Avoid common misconceptions

Published 3:59 pm Monday, July 11, 2011

By DR. FRED SELF / Veterinarian

This week I would like to discuss several misconceptions.

It is common for pet owners trying to do the best for their furry friends to at some point make a decision based on a misunderstanding.

This misunderstanding can be due to product labeling, word-of-mouth inconsistencies or unreliable Internet and television sources. The most recent misconception we have run across has to do with flea and tick products. Some of the current labeling for the latest products contain words like “repels” followed by a list of insects.

The problem is that the actual repelling is not related to all the members of the list. As a result, when one of these products is used and fleas and ticks are still seen on the pet, the owner believes the product has failed.

In fact, the product is likely working well.

Because fleas and ticks make a living by staying hidden, their being easily seen likely means they are in the process of dying.

That, in turn, means the product is working. Sometimes word-of-mouth remedies are not as effective as believed. For instance, the owners who covered their dog in creosote may have gotten rid of fleas, but they also had a very uncomfortable dog.

Most of the commercials we see and Internet sites we visit contain information that is poorly controlled. In other words, if I wanted to make a website or commercial and tell the world that the moon was made of applesauce, I could.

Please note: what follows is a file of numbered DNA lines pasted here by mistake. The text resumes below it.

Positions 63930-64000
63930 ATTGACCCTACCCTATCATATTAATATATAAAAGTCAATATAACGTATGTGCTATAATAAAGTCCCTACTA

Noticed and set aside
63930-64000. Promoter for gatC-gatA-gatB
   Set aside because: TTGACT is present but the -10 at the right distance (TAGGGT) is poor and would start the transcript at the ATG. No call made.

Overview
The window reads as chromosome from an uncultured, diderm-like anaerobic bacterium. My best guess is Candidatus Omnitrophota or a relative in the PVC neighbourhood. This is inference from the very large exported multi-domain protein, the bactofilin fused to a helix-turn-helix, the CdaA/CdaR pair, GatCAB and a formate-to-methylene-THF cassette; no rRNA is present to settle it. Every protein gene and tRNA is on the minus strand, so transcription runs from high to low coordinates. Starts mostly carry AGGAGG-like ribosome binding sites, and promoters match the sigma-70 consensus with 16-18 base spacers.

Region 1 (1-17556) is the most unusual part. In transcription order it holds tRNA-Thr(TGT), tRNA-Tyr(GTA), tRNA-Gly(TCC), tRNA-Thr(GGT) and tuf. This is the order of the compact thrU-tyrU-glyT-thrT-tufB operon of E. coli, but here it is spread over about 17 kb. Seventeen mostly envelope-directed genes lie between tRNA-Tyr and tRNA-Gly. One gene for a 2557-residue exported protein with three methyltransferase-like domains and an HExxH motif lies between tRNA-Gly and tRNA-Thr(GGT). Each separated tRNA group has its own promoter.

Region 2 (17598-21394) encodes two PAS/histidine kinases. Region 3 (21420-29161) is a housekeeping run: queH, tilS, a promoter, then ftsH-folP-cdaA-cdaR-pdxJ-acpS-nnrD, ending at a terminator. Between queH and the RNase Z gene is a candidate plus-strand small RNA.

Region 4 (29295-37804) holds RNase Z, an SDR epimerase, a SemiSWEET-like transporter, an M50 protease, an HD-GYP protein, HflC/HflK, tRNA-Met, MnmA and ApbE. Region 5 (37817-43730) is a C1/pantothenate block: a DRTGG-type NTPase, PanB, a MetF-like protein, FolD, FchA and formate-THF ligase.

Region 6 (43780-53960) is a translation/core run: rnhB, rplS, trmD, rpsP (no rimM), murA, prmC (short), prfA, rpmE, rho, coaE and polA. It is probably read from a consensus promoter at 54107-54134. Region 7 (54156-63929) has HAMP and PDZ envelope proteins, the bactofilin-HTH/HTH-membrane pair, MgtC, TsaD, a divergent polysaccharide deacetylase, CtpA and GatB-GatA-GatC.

And no one would be in charge of stopping or correcting me.

From the freedom of speech standpoint, that is great. However, from the point of view of knowing what is best for our pets, this can be bad.

Currently, multiple online pharmacies claim to carry veterinary products that are the same as those you get from your veterinarian and that carry the same guarantees.

This is false. The veterinary products sold by online pharmacies are, in most cases, not purchased from the product’s makers.

They are bootlegged products. The manufacturer does not maintain its guarantees and will not even guarantee the safety of the product.

Before making decisions regarding new products or procedures for your pets, contact your veterinarian.

Most veterinarians are like me and plan to be in practice for years to come and want to make sure you get the most accurate information available.

Dr. Fred Self is a veterinarian at Shelbiana Animal Clinic, along with Dr. Charles Thornburg. You can reach him at 669-7717.